I’ll feel better when I’ve got a cocktail, ’cause our community deals with struggles every day. Just because you watched Queer As Folk doesn’t make you an expert. Just ask the man mentioned above. He can’t enjoy the things that make him happy without being pigeonholed into a lifestyle that everybody would rather he have so that they sleep better at night. You wanna help? Tell the friend whose sexuality is in question that you love and support them unconditionally, and make sure they know that they can always talk to you about anything. After all, that’s your job. It is NOT, however, your job to slam some character in the painting you’ve created in your mind on their shoulders until they confirm what you pressured them into in the first place. Let it happen naturally, and celebrate their lifestyle choices accordingly. Trust me.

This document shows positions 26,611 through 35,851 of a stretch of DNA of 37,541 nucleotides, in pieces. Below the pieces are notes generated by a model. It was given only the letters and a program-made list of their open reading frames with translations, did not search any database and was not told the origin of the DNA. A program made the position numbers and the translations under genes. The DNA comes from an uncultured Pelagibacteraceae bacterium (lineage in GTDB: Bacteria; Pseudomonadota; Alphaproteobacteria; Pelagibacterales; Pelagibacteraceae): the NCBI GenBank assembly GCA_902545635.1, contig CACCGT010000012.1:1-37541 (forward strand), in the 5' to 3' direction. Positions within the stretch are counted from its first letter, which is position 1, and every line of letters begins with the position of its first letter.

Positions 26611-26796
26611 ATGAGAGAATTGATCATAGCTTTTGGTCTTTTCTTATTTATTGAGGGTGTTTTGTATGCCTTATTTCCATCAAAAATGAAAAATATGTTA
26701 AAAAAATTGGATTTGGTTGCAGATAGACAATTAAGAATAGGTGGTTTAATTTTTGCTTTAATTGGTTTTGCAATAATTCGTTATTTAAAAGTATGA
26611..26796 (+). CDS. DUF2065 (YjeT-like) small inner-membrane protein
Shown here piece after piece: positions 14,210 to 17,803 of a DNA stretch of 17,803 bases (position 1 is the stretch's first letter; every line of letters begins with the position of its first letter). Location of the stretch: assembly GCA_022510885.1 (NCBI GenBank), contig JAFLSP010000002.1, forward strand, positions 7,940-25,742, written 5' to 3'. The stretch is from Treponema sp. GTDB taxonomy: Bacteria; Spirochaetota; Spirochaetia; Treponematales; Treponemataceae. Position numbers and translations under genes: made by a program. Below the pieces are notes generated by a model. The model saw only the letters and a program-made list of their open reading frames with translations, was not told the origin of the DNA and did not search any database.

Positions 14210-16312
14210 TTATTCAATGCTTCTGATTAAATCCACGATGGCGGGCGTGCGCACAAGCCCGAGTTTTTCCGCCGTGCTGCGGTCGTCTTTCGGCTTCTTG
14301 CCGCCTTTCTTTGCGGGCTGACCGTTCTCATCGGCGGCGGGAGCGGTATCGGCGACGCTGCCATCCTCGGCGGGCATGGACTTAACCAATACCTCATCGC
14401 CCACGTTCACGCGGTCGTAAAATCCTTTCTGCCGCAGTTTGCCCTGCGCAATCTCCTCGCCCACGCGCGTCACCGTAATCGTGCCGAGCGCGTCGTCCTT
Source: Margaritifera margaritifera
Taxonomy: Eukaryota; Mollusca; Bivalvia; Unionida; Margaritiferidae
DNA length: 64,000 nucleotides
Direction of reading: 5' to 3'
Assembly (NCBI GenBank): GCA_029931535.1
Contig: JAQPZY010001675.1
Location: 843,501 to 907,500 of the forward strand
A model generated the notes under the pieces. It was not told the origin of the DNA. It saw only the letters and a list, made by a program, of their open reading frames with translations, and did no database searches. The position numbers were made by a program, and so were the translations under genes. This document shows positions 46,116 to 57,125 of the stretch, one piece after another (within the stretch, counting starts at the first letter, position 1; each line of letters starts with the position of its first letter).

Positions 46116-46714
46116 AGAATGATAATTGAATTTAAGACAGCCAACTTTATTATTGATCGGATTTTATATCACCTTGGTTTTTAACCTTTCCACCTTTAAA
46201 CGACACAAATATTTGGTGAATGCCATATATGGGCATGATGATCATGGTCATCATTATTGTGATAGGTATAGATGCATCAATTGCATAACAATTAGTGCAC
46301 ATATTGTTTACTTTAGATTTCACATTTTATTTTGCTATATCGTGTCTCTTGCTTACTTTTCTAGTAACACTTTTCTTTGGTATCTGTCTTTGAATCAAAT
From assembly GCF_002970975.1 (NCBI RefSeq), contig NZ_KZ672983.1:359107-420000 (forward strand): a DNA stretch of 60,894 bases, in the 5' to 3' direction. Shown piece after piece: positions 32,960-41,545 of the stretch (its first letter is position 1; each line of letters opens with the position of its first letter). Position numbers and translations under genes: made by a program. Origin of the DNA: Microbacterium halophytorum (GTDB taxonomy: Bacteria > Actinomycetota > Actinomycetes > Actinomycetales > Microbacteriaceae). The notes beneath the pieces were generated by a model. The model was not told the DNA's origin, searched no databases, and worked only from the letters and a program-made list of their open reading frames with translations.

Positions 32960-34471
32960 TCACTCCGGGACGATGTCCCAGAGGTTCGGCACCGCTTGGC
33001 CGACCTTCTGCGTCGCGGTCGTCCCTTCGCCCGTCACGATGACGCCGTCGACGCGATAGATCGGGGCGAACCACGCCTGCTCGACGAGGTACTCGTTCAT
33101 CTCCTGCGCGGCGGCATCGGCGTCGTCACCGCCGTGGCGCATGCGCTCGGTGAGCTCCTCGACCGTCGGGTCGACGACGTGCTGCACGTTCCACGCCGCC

Again, please forgive me if I come off brash. You know I love all of you little weirdos. Just tone it the frig down and do you. I’ll do the same.
**A “beard” is a significant other that is put into place, usually for a public figure, to keep up an image of being a heterosexual when the reality is the opposite. You remember them, right gays? They went to the prom with you.